Over the last decade companies have started to realise that treating staff like a number is not good for business. Customer satisfaction was on the floor, all concepts of brand loyalty were gone and staff retention has been extremely difficult and costly. Newer younger companies have come in with the honourable intention of treating staff well however, because they are still adopting the old business school mindset towards running a business, they are unfortunately, for the most part, merely paying lip service to caring about their staff and customers.

Throughout my career I have been privy to watching great examples of how to do it and how not to do it. One young company paying extreme lip service to caring about staff and only interested in the bottom line and one medium sized company where the CEO does actually care about it’s staff and customers particularly come to mind right now. The difference is astounding and it shows in the examples below.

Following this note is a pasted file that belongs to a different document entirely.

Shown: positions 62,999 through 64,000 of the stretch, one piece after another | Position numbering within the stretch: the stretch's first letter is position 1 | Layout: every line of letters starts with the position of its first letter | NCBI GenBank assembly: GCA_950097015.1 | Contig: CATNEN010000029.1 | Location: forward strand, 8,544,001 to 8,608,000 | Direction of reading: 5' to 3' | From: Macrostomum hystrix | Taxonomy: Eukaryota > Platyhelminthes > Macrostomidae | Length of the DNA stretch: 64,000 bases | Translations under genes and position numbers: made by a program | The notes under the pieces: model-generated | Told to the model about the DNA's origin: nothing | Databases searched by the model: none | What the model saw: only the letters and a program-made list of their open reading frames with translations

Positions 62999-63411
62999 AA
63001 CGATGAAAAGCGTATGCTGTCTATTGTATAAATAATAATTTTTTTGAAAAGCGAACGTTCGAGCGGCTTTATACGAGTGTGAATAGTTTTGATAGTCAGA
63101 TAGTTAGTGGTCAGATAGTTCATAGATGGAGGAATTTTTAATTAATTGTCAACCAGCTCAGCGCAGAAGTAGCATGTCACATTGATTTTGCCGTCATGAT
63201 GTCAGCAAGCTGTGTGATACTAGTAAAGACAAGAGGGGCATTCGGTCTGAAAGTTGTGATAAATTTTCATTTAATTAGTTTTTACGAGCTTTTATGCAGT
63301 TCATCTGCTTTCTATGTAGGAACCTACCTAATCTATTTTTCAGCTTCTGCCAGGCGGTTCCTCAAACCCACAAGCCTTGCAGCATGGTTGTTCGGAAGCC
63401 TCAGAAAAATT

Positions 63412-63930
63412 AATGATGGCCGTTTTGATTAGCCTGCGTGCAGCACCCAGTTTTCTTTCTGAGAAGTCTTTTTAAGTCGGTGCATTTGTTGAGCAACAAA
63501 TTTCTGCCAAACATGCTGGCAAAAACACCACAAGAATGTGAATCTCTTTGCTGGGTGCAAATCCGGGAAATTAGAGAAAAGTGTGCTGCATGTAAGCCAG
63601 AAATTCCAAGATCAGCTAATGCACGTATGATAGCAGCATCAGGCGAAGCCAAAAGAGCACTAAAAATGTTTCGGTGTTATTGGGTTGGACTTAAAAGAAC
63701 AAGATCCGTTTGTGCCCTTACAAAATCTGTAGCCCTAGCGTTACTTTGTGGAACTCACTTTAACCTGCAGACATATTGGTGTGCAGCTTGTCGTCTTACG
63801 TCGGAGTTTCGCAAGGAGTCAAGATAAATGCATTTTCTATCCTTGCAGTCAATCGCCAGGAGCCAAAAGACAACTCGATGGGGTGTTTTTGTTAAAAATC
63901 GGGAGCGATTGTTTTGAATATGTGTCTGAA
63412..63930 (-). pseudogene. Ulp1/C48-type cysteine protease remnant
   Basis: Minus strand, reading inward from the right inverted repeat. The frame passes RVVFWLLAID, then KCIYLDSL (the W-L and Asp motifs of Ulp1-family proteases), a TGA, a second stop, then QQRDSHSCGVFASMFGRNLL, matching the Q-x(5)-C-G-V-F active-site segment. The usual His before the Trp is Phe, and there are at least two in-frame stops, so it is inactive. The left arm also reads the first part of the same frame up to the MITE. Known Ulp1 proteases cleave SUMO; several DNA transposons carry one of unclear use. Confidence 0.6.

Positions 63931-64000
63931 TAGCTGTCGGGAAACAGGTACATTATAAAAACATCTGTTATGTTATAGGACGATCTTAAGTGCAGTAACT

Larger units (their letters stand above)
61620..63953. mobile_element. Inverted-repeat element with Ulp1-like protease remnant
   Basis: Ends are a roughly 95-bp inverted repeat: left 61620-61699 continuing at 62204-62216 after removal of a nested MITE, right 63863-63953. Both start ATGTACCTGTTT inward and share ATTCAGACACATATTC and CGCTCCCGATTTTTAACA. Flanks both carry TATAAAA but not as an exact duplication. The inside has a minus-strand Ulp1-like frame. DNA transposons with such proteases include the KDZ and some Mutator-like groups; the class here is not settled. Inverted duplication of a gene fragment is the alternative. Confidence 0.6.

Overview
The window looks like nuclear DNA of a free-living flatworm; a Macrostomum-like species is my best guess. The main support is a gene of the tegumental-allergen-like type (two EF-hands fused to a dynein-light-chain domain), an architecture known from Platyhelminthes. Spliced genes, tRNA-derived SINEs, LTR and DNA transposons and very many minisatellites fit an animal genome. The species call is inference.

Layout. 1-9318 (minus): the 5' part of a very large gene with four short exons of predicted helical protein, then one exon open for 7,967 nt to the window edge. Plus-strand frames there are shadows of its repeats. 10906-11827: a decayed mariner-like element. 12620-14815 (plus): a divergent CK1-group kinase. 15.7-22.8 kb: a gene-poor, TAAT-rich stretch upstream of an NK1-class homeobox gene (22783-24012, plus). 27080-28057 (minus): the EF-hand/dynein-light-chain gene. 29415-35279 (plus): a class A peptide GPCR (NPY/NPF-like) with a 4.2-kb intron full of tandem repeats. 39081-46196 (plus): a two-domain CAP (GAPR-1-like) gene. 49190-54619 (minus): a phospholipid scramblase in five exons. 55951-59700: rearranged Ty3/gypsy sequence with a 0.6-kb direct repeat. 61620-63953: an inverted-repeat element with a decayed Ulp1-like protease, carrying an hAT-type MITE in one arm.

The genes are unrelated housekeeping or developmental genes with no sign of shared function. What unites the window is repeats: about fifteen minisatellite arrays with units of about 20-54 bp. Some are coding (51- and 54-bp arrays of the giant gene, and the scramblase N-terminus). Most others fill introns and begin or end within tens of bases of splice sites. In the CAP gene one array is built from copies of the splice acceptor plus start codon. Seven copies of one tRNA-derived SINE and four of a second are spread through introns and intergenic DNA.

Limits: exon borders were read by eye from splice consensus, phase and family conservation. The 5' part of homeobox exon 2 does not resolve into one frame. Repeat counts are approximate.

How NOT to do it:

The young company talks about team and family but has an astronomical churn rate with many junior staff members leaving within 6 - 12 months and many senior members leaving within 1-3 years. They also struggle with “finding the right people” when hiring new team members. You can see why because the CEO leads with an iron fist. I heard a truly shocking account of an appraisal conducted at that company. I am someone who is very “un-woke” and says it how it is, I want to hear the truth from my staff rather than beating around the bush. I struggle with being PC but I can take honest and frank discussions. So despite being the opposite to a “snowflake”, from this account I heard bullying, sexism, discrimination and destroying a young person’s enthusiasm with the age old “be grateful you have a job” sentence thrown in. This seems like a strange tactic considering the issues they are having with their attrition rate. Unfortunately the HR Manager is still using the traditional philosophy of putting the profit before the people and seems to have missed that the world has moved on from this ideology in the last 20 years. Luckily this young person doesn’t need the job and is only there because she believed what the company says it stands for on paper and she likes her immediate manager and colleagues. Time will tell if this is enough to keep her but this is also a perfect example of people leave managers not jobs.